st,' seem to me triumphant and unguided excursions of his own in the new field. But I think that Shakspere was attracted to this field by contemporary stage-successes, and that in seeking for novel and invented plots, in the contrast of tragic and idyllic elements, in the unusual and rapidly shifting situations, in the loose and parenthetical style, and in the elaboration of the dénouement, he was adapting himself to the new formulas and fashions in which Beaumont and Fletcher were the leaders.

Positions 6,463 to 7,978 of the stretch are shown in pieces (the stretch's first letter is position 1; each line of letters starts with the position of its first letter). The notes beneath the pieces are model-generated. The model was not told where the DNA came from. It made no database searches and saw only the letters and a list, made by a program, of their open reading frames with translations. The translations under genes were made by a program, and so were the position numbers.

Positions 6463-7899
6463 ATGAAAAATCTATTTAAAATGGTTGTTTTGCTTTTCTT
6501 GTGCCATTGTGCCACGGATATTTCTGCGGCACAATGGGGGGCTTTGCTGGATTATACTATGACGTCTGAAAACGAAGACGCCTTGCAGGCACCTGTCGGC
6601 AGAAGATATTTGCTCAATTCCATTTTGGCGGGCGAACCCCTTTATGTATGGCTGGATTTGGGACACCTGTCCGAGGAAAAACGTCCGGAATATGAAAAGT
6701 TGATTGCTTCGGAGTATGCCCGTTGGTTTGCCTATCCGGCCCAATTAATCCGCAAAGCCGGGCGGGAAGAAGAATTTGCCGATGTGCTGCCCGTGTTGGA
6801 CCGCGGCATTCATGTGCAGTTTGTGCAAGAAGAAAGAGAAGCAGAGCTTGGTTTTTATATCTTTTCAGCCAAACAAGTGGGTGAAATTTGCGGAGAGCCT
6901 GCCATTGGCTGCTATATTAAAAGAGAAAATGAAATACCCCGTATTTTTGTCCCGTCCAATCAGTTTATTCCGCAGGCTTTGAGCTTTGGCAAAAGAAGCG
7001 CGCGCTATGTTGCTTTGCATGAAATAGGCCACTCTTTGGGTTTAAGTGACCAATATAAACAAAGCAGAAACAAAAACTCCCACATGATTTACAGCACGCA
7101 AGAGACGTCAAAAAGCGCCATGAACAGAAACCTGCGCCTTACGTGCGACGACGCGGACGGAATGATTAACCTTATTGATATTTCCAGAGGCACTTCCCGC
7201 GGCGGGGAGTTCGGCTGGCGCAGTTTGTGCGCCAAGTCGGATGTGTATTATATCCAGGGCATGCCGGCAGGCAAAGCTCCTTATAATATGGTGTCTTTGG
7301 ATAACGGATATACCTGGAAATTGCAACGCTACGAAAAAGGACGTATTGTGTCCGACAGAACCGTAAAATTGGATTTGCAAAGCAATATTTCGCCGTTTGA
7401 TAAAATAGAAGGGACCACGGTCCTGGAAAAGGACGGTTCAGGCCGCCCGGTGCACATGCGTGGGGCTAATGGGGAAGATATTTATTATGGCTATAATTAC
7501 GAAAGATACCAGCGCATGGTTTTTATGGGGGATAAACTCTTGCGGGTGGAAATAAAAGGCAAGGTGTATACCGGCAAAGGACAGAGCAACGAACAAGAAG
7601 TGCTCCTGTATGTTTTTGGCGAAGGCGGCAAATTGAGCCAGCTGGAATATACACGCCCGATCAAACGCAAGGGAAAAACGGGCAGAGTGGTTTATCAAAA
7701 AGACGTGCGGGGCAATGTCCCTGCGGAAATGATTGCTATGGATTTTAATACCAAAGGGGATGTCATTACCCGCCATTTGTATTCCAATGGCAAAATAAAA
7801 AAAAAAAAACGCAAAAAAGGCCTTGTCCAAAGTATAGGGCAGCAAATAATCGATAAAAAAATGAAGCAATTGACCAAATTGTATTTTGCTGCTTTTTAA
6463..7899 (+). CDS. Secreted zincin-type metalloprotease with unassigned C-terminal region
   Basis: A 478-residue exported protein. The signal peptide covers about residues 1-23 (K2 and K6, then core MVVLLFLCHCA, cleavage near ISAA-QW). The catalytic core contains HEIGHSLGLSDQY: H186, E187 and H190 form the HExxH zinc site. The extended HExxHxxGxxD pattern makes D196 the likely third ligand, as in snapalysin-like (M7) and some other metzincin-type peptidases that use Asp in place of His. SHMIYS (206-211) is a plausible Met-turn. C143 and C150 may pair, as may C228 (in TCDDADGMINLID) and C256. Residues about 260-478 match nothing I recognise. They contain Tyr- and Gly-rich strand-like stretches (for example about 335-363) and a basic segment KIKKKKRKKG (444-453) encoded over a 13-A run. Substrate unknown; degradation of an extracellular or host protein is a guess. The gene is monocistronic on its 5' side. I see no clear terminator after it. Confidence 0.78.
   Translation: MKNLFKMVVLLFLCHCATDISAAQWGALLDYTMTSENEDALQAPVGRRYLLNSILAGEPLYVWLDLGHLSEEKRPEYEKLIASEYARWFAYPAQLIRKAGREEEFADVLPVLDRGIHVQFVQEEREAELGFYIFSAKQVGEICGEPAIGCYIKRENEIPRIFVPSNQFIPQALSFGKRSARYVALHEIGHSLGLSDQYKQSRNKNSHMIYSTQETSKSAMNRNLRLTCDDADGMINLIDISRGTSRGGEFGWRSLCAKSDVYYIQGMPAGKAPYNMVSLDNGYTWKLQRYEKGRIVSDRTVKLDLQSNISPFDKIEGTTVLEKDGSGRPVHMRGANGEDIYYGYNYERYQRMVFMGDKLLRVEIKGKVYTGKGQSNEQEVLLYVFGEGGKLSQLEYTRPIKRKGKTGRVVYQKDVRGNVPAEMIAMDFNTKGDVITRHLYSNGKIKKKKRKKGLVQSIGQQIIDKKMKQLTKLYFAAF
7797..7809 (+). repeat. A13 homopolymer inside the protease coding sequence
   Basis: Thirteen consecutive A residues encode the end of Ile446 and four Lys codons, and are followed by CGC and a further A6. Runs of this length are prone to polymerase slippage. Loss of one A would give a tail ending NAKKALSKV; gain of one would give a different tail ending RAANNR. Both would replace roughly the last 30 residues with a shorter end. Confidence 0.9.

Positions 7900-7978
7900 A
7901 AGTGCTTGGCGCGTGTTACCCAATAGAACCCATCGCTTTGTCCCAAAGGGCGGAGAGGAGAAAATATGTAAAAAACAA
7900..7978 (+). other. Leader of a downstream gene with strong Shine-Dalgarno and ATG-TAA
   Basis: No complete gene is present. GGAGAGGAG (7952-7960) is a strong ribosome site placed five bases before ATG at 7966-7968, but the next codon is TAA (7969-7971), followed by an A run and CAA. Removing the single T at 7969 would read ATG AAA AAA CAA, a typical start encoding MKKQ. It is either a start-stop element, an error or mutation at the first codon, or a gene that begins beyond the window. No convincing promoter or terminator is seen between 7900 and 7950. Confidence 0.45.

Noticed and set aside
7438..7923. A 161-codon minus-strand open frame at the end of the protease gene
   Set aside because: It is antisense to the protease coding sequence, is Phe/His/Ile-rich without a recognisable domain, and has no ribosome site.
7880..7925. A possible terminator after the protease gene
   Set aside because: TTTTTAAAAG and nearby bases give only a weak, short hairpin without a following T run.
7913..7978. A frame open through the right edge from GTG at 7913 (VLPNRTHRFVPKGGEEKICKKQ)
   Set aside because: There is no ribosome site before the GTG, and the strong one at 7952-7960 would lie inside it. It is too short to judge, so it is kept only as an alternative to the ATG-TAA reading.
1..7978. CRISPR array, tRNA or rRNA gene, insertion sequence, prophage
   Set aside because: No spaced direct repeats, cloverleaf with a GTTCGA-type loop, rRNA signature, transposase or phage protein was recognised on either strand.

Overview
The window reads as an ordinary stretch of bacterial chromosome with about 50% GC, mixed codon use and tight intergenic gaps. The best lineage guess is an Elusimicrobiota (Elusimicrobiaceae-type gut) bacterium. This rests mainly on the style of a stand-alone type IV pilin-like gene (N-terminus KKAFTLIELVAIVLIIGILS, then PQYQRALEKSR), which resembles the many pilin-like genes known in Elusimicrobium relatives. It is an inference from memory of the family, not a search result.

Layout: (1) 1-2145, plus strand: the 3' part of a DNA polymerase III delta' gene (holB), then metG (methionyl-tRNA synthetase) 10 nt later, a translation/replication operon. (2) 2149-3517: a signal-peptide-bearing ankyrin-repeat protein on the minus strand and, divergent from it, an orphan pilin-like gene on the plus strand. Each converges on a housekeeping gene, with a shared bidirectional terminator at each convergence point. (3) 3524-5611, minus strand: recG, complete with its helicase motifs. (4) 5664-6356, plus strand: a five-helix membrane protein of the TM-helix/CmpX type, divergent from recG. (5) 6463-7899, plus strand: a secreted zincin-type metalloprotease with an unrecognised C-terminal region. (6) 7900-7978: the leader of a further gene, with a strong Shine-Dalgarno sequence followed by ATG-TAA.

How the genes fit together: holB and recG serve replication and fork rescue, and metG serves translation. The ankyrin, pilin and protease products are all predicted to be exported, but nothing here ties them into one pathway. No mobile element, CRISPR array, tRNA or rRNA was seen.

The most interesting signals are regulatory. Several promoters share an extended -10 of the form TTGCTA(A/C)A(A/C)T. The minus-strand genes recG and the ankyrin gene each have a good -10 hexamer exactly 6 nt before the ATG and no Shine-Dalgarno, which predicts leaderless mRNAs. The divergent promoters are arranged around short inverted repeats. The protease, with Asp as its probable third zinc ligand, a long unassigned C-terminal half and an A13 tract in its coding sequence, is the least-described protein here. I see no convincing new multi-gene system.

Still another suggestion came from the theater, but this time from the court. The court shows of the sort which we have noticed as characteristic of the early years of Elizabeth's reign had given place to a better ordered and more sumptuous spectacle, the Court Masque. Under James I, with the great architect Inigo Jones to devise the machines and setting, and with Ben Jonson to write the librettos, one of these masques was a magnificent affair. It was given on festal occasions at court and often